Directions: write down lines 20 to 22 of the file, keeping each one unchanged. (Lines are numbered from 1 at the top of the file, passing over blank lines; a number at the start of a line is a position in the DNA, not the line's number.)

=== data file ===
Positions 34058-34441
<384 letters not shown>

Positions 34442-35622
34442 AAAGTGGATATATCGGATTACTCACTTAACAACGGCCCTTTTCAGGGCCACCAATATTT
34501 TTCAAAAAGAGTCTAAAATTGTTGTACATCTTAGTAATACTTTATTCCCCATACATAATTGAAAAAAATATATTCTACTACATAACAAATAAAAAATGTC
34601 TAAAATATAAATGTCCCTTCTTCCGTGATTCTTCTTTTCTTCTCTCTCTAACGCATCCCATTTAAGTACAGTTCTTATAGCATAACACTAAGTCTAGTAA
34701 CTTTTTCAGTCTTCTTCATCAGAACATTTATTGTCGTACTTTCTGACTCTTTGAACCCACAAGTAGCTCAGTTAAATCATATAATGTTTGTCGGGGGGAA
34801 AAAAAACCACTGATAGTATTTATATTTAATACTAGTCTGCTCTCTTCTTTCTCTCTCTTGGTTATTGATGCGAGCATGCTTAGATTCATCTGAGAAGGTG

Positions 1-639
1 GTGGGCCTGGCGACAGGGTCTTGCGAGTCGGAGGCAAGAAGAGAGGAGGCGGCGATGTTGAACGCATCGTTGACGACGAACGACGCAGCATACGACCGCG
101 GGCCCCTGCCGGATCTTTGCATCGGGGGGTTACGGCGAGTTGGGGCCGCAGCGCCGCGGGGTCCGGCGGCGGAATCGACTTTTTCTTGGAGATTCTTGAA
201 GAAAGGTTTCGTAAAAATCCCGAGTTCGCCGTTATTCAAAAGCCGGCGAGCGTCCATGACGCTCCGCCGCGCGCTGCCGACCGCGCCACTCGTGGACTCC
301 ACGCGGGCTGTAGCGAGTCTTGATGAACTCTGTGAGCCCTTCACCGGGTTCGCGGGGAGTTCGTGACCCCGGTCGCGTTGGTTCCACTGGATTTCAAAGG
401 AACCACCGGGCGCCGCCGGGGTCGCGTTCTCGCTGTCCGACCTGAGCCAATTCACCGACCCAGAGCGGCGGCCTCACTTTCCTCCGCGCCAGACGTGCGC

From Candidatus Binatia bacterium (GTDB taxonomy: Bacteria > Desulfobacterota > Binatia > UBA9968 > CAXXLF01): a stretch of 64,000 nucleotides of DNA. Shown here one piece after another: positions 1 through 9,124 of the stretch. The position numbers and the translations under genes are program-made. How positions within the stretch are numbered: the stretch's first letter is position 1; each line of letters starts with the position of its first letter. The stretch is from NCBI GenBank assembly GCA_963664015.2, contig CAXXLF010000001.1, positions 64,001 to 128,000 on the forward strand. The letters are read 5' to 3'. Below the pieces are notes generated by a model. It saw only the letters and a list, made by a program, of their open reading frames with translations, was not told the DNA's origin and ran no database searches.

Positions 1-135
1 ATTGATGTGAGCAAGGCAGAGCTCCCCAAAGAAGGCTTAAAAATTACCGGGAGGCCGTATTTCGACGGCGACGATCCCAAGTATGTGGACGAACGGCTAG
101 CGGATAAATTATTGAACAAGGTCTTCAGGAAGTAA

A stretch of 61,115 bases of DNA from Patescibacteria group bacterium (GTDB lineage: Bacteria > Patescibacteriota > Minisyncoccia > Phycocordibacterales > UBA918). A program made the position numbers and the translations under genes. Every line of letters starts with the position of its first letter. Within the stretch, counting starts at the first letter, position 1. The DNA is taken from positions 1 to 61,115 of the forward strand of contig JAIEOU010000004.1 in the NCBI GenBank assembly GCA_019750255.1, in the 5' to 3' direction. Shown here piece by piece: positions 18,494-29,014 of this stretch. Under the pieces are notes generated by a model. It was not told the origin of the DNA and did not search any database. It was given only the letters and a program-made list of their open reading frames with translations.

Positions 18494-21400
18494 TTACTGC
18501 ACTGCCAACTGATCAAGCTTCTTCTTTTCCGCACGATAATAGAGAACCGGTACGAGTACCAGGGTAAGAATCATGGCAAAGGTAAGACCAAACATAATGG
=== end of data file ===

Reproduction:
Positions 18494-21400
18494 TTACTGC
18501 ACTGCCAACTGATCAAGCTTCTTCTTTTCCGCACGATAATAGAGAACCGGTACGAGTACCAGGGTAAGAATCATGGCAAAGGTAAGACCAAACATAATGG